Being a big fan of command lines, I usually enable SSH on all of my ESXi hosts. I use SSH for all kinds of things: to quickly perform some VM related operation, do some configuration, check resource usage etc. etc. Using
esxtop from the ESXi Shell (not resxtop from vMA), I found
esxtop behaving a bit odd. This is what I get:
no termcap entry for a `screen-bce' terminal"(PDH-CSV 4.0) (UTC)(0)","node00.mf.invalidMemoryMemory Overcommit (1 Minute Avg)","node00.mf.inval
idMemoryMemory Overcommit (5 Minute Avg)","node00.mf.invalidMemoryMemory Overcommit (15 Minute Avg)","node00.mf.invalidPhysical Cpu LoadCpu
Load (1 Minute Avg)","node00.mf.invalidPhysical Cpu LoadCpu Load (5 Minute Avg)","node00.mf.invalidPhysical Cpu LoadCpu Load (15 Minute Avg)
","node00.mf.invalidPhysical Cpu(0)% Processor Time","node00.mf.invalidPhysical Cpu(1)% Processor Time",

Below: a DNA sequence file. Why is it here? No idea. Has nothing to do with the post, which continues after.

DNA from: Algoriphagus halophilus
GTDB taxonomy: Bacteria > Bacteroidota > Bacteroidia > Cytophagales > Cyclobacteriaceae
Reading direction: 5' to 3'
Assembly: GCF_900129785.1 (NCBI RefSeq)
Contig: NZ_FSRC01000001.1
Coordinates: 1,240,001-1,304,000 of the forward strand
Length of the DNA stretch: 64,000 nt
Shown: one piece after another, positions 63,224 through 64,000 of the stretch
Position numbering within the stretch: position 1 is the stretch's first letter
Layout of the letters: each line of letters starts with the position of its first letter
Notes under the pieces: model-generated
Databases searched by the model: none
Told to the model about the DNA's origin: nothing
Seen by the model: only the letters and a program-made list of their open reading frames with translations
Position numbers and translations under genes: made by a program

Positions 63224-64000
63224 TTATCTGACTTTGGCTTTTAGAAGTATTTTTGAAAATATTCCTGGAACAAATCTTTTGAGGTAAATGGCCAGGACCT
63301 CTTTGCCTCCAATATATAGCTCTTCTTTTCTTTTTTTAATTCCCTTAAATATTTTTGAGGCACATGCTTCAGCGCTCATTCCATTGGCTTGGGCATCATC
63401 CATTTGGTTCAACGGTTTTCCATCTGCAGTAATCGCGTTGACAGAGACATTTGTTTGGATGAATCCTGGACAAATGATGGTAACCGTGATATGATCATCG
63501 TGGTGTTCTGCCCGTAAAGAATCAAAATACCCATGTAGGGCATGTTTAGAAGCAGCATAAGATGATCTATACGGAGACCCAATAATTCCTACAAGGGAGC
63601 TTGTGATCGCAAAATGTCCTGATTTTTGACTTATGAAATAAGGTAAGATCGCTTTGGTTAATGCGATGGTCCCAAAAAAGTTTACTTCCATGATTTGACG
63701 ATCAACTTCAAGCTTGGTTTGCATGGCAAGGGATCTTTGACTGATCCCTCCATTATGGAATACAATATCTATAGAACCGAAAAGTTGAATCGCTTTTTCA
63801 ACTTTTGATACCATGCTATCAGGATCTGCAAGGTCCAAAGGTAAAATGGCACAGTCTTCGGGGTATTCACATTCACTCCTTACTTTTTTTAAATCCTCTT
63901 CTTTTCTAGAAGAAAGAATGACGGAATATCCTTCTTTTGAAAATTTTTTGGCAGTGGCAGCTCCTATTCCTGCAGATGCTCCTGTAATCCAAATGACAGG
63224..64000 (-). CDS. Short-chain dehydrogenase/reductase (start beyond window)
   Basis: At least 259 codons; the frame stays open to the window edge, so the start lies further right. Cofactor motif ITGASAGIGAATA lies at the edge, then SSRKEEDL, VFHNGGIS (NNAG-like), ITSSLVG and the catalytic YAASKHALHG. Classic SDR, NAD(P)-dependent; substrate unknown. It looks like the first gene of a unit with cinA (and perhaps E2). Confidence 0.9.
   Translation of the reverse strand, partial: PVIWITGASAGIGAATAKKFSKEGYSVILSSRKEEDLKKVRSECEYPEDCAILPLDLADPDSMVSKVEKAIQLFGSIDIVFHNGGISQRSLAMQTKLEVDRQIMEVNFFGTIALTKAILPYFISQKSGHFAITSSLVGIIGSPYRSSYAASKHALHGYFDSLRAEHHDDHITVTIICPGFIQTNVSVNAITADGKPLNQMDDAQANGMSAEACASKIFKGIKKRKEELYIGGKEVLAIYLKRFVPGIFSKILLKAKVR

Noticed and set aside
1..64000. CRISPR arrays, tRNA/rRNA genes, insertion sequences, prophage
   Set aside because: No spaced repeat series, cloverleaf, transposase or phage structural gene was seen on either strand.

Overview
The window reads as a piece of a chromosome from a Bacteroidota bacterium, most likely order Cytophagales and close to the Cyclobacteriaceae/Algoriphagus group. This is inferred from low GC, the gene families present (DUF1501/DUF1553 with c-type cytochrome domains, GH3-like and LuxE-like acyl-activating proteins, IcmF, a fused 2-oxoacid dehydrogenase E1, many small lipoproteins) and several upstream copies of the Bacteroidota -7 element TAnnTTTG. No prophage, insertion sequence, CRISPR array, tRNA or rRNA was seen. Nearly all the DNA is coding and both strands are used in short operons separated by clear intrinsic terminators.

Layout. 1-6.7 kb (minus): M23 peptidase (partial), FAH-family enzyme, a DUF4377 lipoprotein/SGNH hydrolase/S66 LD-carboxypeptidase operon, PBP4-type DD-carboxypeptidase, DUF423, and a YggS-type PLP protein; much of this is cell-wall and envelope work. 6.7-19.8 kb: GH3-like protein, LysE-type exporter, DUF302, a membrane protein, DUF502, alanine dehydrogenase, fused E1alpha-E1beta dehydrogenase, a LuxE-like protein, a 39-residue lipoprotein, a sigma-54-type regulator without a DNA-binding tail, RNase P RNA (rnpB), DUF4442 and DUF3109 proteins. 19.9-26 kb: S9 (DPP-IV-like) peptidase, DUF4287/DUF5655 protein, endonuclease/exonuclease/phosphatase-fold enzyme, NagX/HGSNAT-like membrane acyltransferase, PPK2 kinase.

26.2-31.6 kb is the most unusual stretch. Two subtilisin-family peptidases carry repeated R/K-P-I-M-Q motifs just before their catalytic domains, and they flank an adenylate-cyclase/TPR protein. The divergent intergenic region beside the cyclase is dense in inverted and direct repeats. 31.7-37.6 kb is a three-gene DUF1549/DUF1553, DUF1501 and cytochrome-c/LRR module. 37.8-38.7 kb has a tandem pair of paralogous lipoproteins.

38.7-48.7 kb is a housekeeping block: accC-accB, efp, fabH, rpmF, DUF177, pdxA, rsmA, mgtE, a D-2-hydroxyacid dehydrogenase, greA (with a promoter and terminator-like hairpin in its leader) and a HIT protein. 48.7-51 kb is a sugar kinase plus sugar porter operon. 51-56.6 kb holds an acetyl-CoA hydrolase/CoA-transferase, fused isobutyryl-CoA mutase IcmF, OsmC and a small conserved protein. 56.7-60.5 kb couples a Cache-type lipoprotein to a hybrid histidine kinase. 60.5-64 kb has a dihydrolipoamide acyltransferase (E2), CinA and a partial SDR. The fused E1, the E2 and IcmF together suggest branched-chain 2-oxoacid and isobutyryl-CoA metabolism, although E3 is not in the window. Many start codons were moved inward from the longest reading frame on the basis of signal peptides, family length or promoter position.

Esxtop will continue to print tons of lines like this. Is that case, press
CTRL-C to exit. I found out this issue is caused by the value of the TERM environment variable as set by default:
~ # echo $TERM
Changing that value to
xterm fixes the behavior of
esxtop. There are few ways to do this:
Valid only for that specific command:
~ # TERM=xterm esxtop
Valid for the duration of the SSH session:
~ # export TERM=xterm
~ # esxtop
Most likely there is a way to set this value for every newly created SSH session, too, but I don’t feel well about messing with configuration like that in ESXi Shell.
Hope that helps!
dcui from an SSH session results in the same issue using OpenSSH client. The solution is the same as with
$ TERM=xterm dcui
EDIT: Same issue and fix when openitng a text file in vi.